Car makers in Japan, such as Toyota and Honda, are setting more ambitious sale targets in China for 2013, after last year’s sales have been affected by geopolitical conflicts. In August 2012, Japan stated it planned to nationalize several islands in the East China Sea. The announcement led to immediate anti-Japanese protests in China and determined Chinese to buy less and less Japanese products, including vehicles.
However, Japanese auto sales in China showed a fast recovery, according to the international press. Toyota, the first auto maker by sales in Japan, said Monday that it sold 840,000 cars in China in 2012. It’s a 4.9 percent drop compared to the sales reported by the company in 2011, but Toyota set a higher sales target in China in 2013. The car maker plans to sell more than 900,000 vehicles this year, 7 percent more compared to last year.
“Sales are getting better day by day, but it’s still hard to say when we can get back to the pre-protest level,” Toyota China spokesman said.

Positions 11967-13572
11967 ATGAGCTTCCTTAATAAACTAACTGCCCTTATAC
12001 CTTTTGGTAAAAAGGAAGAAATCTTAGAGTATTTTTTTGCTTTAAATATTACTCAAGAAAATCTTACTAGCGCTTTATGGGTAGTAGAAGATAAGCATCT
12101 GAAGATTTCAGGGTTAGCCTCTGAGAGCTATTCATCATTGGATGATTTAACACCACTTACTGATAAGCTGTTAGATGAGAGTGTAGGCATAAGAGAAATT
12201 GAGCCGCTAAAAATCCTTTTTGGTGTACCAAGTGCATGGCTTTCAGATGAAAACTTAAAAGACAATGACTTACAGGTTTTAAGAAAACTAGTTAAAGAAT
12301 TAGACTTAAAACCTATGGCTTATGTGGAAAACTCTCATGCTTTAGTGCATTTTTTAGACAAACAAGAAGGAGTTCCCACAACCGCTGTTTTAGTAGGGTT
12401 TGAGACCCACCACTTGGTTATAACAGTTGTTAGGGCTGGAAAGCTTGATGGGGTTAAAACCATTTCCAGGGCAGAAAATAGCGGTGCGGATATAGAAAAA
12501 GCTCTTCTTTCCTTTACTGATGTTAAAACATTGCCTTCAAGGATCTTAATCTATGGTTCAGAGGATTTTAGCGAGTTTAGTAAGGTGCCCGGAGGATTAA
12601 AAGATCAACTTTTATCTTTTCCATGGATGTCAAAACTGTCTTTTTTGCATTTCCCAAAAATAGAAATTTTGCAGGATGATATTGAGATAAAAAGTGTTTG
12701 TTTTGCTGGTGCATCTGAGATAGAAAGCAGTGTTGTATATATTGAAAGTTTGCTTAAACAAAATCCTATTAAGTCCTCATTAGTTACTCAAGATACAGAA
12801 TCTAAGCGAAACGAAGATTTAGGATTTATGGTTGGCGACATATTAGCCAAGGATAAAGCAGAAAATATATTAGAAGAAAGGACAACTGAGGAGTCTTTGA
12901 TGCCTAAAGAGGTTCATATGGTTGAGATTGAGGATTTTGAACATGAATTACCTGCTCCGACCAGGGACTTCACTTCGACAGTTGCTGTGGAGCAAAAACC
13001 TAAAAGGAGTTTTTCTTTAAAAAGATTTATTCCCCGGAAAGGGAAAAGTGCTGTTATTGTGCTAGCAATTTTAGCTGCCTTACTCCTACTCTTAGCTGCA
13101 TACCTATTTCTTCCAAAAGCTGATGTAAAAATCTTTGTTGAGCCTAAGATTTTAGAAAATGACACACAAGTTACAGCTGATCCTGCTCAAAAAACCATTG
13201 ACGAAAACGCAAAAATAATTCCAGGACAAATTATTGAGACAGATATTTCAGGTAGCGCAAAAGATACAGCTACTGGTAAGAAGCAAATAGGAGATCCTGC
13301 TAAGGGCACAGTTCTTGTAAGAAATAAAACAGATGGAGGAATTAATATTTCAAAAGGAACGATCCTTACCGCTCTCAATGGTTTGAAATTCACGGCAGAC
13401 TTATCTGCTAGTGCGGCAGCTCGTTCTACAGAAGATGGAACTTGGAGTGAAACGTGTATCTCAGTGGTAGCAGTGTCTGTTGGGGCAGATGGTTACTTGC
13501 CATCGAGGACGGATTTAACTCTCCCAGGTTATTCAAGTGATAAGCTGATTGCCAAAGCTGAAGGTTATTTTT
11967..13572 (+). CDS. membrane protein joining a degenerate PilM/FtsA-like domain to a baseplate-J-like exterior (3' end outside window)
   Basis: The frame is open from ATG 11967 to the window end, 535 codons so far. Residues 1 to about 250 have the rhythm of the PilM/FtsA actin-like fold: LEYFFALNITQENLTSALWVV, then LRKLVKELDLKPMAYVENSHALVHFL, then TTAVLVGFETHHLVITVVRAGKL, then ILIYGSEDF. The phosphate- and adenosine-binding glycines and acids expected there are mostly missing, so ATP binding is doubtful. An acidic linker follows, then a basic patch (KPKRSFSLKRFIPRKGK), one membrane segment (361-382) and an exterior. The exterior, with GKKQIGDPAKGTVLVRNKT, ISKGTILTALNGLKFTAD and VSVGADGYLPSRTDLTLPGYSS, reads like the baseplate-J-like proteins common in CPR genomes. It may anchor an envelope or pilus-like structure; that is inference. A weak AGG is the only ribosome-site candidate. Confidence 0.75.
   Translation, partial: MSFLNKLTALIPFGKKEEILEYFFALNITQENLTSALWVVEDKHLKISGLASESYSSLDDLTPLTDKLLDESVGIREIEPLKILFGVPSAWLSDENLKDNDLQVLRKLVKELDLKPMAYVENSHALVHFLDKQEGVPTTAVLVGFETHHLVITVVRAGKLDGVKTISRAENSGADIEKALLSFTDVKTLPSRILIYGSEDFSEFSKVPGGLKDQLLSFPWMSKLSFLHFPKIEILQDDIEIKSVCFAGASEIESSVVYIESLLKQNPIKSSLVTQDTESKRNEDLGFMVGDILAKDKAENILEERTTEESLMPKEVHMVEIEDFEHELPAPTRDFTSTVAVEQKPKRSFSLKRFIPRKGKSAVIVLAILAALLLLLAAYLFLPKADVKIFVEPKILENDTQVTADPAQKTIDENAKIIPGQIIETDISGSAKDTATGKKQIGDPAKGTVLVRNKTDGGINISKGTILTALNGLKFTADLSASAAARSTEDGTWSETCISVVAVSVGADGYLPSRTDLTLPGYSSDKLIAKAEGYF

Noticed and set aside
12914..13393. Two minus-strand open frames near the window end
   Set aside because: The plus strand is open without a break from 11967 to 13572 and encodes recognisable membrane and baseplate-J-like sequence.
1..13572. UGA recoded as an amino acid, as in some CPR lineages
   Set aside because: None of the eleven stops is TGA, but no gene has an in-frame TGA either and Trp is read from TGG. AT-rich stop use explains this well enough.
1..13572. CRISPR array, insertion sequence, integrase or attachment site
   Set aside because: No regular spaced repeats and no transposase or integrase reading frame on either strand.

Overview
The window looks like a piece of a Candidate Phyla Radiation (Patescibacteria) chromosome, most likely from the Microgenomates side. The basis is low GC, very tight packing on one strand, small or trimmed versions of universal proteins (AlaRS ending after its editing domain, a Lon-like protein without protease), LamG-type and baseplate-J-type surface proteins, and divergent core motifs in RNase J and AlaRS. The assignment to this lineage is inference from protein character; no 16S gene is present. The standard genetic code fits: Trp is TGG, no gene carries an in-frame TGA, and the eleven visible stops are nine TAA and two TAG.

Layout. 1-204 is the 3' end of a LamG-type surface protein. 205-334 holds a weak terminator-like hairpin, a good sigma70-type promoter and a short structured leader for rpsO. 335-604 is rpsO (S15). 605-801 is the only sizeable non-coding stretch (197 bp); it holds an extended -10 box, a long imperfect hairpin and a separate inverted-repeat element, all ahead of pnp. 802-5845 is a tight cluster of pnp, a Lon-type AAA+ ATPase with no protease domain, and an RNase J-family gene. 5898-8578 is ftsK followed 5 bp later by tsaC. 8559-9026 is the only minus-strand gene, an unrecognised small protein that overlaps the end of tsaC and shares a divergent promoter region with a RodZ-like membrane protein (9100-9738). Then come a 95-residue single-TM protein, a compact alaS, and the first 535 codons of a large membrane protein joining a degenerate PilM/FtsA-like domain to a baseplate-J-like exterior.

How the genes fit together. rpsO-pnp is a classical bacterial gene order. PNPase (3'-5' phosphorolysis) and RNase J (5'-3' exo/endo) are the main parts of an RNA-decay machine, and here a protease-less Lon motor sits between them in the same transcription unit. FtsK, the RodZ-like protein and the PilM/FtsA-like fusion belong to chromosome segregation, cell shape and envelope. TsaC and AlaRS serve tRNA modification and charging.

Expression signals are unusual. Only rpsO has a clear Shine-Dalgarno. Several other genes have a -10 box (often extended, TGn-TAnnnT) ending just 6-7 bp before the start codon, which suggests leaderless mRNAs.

Honda plans to grow sales with 25 percent in China in 2013, up to 750,000 vehicles. Last year, Honda’s car sales dropped 3.1 percent, but the officials are optimist: “We believe new models to be launched will boost sales significantly,” a Honda executive said.
Sales of cars from other countries rose in China. Ford Motor sold over 70,000 vehicles last month, up 43 percent, while its annual sales rose 21 percent to more than 625,000 cars.
Japanese auto makers have made efforts in order to restore sales in China. They offered discounts and programs such as free repair of cars damaged during anti-Japanese protests.